Tax tips & pits

Tax Tips & Pits: Tax treatment of spousal support payments

Considering the number of separated relationships, an explanation of spousal support from a tax reporting perspective is often needed.

Considering the number of separated relationships, an explanation of spousal support from a tax reporting perspective is often needed to help people prepare their taxes.

In general, if there is a court order requiring “regular periodic basis payments” that permit the recipient “discretion as to the use of the amount”, then Canada Revenue Agency (CRA) allows the payer to deduct the spousal support payments as an expense from income and requires the recipient to report the spousal support payments as income.

To be clear, these CRA rules are referring to the reporting of spousal support, not child support. However, if there is also child support involved, it can have an effect on the reporting of spousal support – more on this later.

An occasional lump sum spousal support payment is not reported by either party on their tax return unless the lump sum is an arrears payment due to missed regular payments, or an acceleration payment if prepayment of regular payments makes sense to the parties.

Another exception for lump sum payments of which CRA requires reporting occurs when a court order specifies payment for identified expenses like rent, mortgage, medical, tuition, and the like.

CRA will waive the “regular periodic” and “discretion” requirements and treat this spousal support as a deductible expense for the payer and reportable income for the recipient.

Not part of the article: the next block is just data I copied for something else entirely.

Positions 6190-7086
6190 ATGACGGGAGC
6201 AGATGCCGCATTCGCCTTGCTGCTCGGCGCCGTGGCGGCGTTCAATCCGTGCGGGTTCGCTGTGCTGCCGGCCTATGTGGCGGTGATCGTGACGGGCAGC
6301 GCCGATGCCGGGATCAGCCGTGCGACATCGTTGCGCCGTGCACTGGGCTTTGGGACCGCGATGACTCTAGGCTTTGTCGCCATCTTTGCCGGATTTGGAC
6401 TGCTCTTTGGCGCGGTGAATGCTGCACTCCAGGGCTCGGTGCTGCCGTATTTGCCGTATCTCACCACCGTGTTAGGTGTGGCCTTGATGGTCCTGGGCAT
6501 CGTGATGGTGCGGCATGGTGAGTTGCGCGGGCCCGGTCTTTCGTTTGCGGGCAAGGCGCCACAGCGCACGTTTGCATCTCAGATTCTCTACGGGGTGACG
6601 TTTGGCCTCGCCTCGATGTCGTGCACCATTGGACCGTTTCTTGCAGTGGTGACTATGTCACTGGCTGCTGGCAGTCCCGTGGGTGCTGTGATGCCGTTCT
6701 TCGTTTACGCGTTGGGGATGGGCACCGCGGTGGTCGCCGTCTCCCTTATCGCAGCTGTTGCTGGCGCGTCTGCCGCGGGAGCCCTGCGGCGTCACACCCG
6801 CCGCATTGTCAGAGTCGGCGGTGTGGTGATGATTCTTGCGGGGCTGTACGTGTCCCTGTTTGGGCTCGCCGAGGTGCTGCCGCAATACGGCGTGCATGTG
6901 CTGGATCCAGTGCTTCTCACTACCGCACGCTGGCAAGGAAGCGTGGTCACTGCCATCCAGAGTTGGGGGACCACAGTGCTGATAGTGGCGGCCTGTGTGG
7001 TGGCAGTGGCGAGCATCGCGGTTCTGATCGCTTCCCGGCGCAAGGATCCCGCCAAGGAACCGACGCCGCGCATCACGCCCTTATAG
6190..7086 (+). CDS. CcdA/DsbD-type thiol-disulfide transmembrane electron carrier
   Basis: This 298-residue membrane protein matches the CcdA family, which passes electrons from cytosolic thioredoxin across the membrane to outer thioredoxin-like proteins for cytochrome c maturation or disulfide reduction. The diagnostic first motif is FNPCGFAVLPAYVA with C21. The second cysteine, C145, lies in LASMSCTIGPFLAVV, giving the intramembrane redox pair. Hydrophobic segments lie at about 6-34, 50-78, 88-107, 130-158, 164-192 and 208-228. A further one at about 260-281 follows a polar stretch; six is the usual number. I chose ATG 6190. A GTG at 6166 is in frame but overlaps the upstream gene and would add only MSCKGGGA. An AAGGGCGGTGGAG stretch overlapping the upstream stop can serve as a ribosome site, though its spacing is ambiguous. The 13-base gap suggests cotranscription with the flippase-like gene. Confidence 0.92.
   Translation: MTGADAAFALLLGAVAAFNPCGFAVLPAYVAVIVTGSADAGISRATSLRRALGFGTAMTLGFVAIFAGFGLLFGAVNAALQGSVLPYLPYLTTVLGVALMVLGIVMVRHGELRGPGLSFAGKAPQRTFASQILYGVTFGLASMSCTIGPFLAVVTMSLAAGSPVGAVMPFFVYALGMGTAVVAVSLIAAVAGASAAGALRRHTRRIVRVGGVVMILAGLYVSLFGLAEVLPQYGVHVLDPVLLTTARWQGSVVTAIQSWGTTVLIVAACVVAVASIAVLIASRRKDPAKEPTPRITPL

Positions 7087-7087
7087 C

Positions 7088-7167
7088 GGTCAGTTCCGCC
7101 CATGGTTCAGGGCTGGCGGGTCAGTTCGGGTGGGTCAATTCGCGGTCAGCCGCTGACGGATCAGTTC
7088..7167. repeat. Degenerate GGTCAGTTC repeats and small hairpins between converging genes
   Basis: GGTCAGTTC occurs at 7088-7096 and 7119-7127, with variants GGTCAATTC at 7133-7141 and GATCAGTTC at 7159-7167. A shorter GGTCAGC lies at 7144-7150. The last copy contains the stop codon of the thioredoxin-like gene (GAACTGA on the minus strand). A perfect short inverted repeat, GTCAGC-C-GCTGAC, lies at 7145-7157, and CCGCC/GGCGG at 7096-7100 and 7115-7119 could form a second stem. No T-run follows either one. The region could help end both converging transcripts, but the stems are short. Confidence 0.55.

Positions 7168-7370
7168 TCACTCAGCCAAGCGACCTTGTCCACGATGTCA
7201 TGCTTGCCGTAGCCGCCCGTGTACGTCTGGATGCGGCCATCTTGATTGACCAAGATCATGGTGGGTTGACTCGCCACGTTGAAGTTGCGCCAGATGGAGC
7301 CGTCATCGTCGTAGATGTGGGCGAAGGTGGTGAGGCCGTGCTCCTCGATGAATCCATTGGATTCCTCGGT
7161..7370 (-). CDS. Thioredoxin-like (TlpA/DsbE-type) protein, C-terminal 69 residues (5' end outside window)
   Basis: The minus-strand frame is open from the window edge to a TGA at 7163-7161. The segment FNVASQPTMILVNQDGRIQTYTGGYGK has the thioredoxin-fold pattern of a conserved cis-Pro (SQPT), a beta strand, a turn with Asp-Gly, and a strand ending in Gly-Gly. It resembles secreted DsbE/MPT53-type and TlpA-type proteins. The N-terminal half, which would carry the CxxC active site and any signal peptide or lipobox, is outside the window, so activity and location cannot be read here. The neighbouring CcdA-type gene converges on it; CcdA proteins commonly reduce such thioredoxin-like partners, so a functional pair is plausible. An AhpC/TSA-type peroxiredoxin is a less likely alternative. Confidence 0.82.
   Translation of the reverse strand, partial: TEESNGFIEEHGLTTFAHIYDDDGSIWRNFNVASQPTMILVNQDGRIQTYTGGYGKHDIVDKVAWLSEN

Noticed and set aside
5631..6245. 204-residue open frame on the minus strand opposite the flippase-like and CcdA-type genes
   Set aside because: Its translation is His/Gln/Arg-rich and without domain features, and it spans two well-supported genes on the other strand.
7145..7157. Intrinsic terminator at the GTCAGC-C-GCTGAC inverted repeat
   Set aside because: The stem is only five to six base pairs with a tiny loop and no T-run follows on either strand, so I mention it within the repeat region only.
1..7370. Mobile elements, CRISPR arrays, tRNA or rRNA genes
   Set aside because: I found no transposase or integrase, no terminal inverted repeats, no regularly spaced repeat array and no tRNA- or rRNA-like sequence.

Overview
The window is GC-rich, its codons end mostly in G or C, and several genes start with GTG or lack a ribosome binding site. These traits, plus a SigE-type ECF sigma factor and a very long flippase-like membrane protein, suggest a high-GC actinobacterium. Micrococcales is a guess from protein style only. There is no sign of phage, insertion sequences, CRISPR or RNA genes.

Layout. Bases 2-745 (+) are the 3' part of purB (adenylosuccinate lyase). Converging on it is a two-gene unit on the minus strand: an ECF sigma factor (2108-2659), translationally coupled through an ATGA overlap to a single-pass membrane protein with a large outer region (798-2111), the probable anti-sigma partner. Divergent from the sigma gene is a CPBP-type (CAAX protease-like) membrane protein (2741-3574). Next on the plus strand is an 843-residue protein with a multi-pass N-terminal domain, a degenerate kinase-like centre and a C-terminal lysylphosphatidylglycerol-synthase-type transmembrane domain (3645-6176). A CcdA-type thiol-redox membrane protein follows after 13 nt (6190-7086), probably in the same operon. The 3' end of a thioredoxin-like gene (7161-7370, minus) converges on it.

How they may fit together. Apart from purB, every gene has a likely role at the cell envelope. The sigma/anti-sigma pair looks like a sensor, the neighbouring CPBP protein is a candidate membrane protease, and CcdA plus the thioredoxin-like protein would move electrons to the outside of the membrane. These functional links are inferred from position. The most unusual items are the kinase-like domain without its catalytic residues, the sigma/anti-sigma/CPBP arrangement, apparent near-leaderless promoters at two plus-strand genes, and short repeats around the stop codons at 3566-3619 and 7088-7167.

By the way, until a court order is in place, spousal support payments are not reported to CRA by either party, unless the court order when completed states a retroactive reporting requirement, and in that case, it’s applicable to only the preceding tax years stated in the court order.

If child support and spousal support are all involved in the separation, any shortfall on the total support paid is assumed by CRA to be a shortfall of spousal support – the kids’ cash comes first.

The shortfall becomes spousal support in arrears, not child support in arrears. The amount of spousal support reported on the tax returns is only that amount, if any, above the required child support amount.

To state the obvious then, the legal docs should clearly identify the amount of child support and clearly identify the spousal support.

If the two amounts are not separately stated, the entire amount of support is assumed to all be child support and therefore nothing is reported to CRA on the tax returns as spousal support.

These are difficult conversations sometimes, but once past the emotion, unambiguous paperwork does move the process forward relatively simply. Adding to the importance of having clear documentation, the review of spousal support, and child support too, is not an uncommon request by CRA.

Ron Clarke has his MBA and is a business owner in Trail, providing accounting and tax services. Email him at ron.clarke@JBSbiz.ca. To read previous Tax Tips & Pits columns visit www.JBSbiz.net.

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